“It is clear there is confusion and this interim period is dangerous for service members. Our service members need finality. The President needs to deliver on his promise to end the law this year. Given the uncertainty in the courts, we urge the Senate to act swiftly next month on repeal when they return to Washington. Congress made this law over 17 years ago and Congress now has an affirmative responsibility to bring clarity and finality to ending this law.
“We need to put the safety and well being of gay and lesbian service members first. Service members continue to remain vulnerable under DADT. We have clients under investigation and facing discharge right now. We’ll be monitoring each case over the coming days.”
Servicemembers United statement
“This request from the Obama administration asking Judge Phillips to stay her own injunction was expected, but it is nevertheless disappointing in light of the president’s claim that ‘Don’t Ask, Don’t Tell’ harms national security and impairs military readiness.” said Alexander Nicholson, Executive Director of Servicemembers United and the sole named veteran plaintiff in the case along with the Log Cabin Republicans. “As Americans, we all hope that our Commander-in-Chief will fiercely advocate for the immediate elimination anything that stands in the way of national security and military readiness.”
Human Rights Campaign President Joe Solmonese:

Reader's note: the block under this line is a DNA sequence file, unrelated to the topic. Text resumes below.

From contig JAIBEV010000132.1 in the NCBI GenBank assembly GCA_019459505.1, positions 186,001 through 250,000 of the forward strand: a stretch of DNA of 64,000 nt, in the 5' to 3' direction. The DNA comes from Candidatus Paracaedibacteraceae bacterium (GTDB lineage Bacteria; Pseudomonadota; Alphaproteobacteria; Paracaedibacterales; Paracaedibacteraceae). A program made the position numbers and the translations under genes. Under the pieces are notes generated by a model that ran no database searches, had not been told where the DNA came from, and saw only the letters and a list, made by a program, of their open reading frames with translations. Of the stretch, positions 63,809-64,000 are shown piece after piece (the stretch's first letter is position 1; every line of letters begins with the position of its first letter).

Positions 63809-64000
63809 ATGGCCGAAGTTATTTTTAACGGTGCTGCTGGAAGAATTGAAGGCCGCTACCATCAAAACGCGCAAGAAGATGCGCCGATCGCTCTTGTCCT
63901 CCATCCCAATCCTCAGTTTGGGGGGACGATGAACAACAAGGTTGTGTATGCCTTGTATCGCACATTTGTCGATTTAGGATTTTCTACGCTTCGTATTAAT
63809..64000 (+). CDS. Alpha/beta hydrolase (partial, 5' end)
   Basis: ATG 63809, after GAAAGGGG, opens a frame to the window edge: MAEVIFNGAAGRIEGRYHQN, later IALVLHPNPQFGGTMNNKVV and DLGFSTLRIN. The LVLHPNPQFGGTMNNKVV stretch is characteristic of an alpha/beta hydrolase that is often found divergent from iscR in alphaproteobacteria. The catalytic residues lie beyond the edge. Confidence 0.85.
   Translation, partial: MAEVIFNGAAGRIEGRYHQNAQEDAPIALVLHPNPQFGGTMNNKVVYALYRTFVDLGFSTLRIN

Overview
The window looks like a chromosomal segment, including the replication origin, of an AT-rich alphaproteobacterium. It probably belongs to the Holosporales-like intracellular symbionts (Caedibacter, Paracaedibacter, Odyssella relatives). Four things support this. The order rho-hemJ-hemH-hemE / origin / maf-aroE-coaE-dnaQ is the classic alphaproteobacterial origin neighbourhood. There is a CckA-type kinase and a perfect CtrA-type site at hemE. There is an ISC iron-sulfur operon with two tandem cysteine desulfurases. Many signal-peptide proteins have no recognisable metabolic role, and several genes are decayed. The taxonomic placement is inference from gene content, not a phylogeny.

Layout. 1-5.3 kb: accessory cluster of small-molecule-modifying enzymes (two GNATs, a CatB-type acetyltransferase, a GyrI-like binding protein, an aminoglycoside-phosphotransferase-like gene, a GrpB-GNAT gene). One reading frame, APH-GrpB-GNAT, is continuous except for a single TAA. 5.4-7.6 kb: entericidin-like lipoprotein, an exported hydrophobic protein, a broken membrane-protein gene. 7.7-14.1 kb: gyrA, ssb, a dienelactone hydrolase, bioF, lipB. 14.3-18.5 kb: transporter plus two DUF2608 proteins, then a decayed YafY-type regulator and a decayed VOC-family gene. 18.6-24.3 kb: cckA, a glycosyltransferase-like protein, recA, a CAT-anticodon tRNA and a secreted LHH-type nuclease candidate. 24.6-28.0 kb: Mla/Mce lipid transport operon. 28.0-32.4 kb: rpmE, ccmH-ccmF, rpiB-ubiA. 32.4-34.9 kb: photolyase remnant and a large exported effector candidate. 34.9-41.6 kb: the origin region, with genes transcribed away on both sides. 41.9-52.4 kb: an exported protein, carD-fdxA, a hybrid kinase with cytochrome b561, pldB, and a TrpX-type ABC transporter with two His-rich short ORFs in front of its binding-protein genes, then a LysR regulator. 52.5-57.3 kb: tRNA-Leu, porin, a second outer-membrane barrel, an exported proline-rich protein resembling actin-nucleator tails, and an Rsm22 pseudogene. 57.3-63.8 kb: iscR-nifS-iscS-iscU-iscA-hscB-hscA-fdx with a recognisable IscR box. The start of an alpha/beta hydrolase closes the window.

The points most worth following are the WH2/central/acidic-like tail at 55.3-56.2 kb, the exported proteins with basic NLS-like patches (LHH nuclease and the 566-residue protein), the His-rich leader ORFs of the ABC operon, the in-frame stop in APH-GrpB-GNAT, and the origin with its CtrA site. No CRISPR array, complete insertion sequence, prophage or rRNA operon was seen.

“It is certainly disappointing and frustrating that the administration has sought a stay. There is one simple way to put the endless legal wrangling behind us and do what the President and the American people want to strengthen our military: the administration and Congress need to finish the legislative work on ‘Don’t Ask, Don’t Tell’ repeal after the election. The interests of the administration, the military, and most importantly the American people are best served by doing the hard work of enacting a durable legislative repeal of this discriminatory law.”
“The President needs to deliver on his promise to end the law this year. Unfortunately, it is becoming more and more clear that the Obama Administration intends to seek a stay to this injunction and it is going to appeal the decision. DADT may well be in a state of flux. It will remain the law unless the U.S. Senate acts in December and we have certification by the White House and Pentagon shortly thereafter.”